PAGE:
DocEdge 19 | War of Art

Norway | 2018 | 102 min | English | Tommy Gulliksen

First off, I must emphasise how much I enjoyed War of Art – if you have any interest or curiosity of politics and modern art and how they meet in North Korea, this is for you.

Norwegian director and artist Morten Traavik began collaborating with the regime in 2011 with the aim of introducing the concept of modern art in what would seem an indoctrinated and fascist society, wit the ultimate hope of opening the channels of communication through creative practices.

Traavik brings a group of artists hailing from a range of disciplines, nationalities and backgrounds – all with varied reasons for participating. Some out of genuine curiosity, and others with the desire to stir the proverbial pot. Morten Traavik states in conversation with one of the artists during the film that he loves the clash of cultures they’re experiencing, finds it beautiful. This eventually develops into visible frustration as he and the team of creatives he’s assembled face barrier after barrier.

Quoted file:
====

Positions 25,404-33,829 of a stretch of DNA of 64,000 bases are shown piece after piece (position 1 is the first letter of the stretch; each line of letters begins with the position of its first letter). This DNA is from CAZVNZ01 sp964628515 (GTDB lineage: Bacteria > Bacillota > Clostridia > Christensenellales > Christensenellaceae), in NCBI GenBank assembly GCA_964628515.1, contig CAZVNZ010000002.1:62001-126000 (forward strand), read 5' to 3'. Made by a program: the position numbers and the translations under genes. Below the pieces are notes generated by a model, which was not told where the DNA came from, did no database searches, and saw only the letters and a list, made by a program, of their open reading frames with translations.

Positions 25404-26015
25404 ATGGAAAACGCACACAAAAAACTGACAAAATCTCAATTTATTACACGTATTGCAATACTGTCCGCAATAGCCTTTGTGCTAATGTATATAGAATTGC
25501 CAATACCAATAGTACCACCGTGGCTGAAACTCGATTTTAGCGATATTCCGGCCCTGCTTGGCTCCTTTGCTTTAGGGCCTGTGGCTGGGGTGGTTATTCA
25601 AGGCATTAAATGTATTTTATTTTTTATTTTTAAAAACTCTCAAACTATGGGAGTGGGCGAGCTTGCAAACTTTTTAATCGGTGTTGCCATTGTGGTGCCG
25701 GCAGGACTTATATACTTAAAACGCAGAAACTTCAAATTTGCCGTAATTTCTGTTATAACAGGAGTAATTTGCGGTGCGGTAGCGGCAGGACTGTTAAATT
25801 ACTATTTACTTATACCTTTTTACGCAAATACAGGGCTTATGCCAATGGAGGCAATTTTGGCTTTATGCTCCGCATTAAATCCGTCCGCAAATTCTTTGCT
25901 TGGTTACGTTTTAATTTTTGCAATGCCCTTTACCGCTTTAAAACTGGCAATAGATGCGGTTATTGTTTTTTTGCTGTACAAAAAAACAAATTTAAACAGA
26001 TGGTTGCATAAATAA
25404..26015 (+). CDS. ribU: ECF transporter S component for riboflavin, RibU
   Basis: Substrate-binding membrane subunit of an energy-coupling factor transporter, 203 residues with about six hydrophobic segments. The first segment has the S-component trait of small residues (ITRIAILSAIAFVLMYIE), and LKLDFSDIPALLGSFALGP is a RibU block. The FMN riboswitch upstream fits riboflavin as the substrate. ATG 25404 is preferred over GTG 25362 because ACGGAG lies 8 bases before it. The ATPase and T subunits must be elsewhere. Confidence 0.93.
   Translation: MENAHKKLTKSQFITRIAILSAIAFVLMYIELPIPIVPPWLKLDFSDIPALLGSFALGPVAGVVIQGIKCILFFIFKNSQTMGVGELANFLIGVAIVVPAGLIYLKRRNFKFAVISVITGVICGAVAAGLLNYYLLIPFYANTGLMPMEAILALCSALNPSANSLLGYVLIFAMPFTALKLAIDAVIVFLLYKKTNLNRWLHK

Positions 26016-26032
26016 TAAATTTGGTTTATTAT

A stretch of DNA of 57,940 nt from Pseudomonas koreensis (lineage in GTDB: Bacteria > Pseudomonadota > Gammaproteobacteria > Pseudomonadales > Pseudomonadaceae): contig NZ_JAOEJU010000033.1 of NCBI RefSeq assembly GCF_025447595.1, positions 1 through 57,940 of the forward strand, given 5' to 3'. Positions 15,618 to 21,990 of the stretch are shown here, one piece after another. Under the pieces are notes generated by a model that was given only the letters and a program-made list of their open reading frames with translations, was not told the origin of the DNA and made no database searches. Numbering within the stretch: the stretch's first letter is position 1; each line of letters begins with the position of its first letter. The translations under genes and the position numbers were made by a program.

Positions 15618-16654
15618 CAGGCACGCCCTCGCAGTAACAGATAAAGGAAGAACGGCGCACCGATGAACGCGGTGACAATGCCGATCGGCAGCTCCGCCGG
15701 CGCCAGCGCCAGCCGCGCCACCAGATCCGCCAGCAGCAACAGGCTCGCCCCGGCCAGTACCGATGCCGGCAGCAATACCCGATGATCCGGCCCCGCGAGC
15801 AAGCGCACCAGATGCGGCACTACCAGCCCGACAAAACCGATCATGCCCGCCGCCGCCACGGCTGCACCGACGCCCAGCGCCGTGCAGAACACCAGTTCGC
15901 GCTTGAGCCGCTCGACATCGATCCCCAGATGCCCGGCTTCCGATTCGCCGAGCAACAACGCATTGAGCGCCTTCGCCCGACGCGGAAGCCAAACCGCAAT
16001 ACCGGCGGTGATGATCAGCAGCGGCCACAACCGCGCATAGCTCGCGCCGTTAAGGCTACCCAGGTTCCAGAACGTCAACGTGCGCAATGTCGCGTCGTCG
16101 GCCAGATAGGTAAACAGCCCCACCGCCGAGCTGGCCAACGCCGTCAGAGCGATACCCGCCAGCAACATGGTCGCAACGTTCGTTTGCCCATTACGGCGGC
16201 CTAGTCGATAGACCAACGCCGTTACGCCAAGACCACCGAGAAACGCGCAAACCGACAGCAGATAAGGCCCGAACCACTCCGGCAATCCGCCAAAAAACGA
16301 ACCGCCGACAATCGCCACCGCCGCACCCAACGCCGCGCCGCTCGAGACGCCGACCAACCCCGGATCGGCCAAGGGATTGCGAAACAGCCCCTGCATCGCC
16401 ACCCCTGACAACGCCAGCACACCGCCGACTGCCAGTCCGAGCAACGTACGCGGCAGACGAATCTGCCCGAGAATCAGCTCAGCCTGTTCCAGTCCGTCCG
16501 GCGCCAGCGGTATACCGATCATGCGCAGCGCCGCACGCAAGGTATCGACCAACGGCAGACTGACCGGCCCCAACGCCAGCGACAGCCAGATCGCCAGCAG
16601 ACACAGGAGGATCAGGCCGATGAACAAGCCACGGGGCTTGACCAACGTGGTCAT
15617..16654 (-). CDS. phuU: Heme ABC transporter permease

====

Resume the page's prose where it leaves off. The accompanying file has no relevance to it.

Due to heavy isolation from the west since the late 40’s, North Korea is still considered an enigma to us on the outside, which heavily fuels the popularity of film such as this. War of Art at it’s roots is a film attempting to document North Korea and it’s politics, rather than the aforementioned artists collaborative project, and really is  fascinating.

Screenings: Auckland 2 June, 10.15AM & 5 June 2.15PM at the Q Theatre; 6 June, 12.30PM at Auckland Art Gallery, and Wellington 16 June, 10.30AM & 19 June, 2.30PM at The Roxy


The 14th DocEdge Festival takes place Auckland 30 May – 9 June and Wellington 13 – 23 June –